Recovering loans, people’s trust
In the name of ease of doing business, it appears that banks are being lax in granting loans. Also, recovery and monitoring mechanism are abysmal
Frauds galore are rocking banks in India. This is what comes from data released by the Reserve Bank of India (RBI). The banks lost Rs 61,260 crore in loan frauds in the last five years, between 2012 and 2017.
Even the numbers of frauds are a whopping 8,670, according to RBI and 25,600, as per a statement of Electronics and Information Technology minister Ravi Shankar Prasad in the Parliament. It indicates that loan taking is easy and defaulting is easier.
As also the known non-performing assets (NPA) of over Rs six lakh crore and if the written off part is included over Rs 12 lakh crore. If Prime Minister Narendra Modi’s recent statement of 82 per cent NPAs is included, it means most large loans granted are not repaid. The poor depositors’ savings is an easy prey. The public money seems is meant to be looted.
The PNB’s Rs 11,400 crore scam and Rotomac owner Vikram Kothari’s Rs 3,700 crore “default” have wider ramifications. Apart many other banks possibly have hidden scams, may be some linked to stocks.
Frauds are not restricted to large public sector banks (PSB) and private banks. The rural and cooperative banks all over the country have several instances of swindling. In 2014, the National Bank for Agriculture and Rural Development (NABARD) stated that in 2012-13 regional rural banks had lost Rs 727.54 crore in loan frauds and Rs 611.77 crore in 2011-12. It said that the banks were not reporting high value frauds and the actual amount could be higher.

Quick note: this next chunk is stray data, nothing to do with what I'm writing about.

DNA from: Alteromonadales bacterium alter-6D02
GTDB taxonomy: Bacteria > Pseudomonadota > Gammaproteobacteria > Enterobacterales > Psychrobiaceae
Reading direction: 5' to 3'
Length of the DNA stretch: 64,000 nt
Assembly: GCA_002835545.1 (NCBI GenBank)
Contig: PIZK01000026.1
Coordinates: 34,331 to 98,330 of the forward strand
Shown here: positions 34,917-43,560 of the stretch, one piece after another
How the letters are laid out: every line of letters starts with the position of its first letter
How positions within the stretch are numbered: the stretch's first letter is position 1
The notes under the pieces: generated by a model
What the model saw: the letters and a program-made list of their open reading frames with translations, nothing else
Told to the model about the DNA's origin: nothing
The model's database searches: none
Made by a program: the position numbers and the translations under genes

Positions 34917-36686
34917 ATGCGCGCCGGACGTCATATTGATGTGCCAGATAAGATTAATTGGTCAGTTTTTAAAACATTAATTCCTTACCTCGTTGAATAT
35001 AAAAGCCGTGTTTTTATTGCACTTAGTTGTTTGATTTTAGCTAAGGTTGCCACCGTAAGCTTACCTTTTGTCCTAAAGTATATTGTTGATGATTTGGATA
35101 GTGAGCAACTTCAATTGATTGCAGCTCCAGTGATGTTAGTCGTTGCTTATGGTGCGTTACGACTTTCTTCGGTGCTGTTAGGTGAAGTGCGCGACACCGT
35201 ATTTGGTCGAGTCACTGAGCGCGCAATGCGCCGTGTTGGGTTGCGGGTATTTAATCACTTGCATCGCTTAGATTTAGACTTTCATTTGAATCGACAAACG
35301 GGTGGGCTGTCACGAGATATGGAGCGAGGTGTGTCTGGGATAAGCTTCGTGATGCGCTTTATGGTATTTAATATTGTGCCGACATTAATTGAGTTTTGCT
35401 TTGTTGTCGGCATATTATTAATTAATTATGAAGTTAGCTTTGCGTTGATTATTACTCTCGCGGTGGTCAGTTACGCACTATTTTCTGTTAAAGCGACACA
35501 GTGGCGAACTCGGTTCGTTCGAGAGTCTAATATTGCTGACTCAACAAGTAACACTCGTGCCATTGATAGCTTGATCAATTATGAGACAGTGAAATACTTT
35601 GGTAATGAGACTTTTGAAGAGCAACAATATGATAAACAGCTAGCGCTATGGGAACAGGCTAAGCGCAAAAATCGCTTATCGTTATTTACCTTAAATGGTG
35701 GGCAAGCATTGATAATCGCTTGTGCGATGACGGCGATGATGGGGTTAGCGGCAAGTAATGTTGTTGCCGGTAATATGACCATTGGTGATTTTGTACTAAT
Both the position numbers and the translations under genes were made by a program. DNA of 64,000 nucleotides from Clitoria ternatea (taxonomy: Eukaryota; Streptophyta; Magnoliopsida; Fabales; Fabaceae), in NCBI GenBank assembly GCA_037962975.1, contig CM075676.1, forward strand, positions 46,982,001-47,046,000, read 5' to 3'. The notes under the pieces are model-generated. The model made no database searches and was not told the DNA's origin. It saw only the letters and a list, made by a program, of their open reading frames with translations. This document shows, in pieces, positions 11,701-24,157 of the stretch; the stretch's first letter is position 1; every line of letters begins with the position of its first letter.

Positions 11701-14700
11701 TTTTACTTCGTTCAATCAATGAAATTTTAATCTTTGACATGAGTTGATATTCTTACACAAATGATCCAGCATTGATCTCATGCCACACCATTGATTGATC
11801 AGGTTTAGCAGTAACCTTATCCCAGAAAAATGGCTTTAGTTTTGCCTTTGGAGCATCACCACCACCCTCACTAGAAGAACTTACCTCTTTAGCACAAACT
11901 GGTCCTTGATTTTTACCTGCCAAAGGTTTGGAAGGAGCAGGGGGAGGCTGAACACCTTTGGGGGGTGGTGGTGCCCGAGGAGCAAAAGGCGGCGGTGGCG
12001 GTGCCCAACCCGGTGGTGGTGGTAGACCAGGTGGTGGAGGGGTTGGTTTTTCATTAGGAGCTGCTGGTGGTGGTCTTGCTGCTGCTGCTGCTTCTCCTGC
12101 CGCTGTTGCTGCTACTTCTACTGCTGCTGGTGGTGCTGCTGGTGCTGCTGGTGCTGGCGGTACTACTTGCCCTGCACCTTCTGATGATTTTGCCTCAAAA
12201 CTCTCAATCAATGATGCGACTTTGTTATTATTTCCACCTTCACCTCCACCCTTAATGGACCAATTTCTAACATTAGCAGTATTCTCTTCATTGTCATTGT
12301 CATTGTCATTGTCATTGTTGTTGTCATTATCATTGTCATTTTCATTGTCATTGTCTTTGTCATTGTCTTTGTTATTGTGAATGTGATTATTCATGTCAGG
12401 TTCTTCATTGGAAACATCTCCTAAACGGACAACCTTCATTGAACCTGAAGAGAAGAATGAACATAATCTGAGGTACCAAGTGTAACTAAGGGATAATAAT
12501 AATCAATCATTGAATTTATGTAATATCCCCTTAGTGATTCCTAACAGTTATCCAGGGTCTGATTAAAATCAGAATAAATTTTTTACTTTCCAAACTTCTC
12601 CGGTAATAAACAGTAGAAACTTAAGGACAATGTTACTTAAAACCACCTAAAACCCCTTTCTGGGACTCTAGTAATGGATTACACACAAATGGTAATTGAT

The cooperative banks are prone to frauds all over. The exact estimates are not available. Overall, the entire banking sector is passing through a crisis and needs a holistic solution.
The PSBs are in severe distress. It is running on virtual Government recapitalisation. The budgetary expenditure on recapitalisation totaled Rs 81,200 crore between 2000-01 and 2014-15. In October, 2017, the Government announced the decision to recapitalise PSBs with Rs 2.11 lakh crore.
This would be funded through budgetary provisions of Rs 18,139 crore and the sale of Rs 1.35 lakh crore. The balance would be raised by the banks by selling the Government’s stake. It also means in future the government would get fewer dividends.
The ‘sin’ of PSBs is that they lent heavily to infrastructure projects that never took off. The way forward is to provide for loan losses, infuse capital, fix their management and governance and look to revive lending.
There are real estate projects, which diverted the funds for other purposes. Once the loan is granted banks virtually have no control. So some like Jaypee’s despite default of over Rs 95,000 crore for years was not shown as NPAs.
A ‘bailout’ happens when a bank has failed. In regulatory terms, this means the bank’s capital adequacy —the ratio of capital to risk-weighted assets — fall below the regulatory norm. This norm is eight per cent as per the Basel norms. The RBI prefers to keep the norm one per cent above the Basel standards, at nine per cent. It is kept at a higher level of 14 per cent so that even if a few loans turn bad, they do not fall below the capital requirement to be able to continue lending.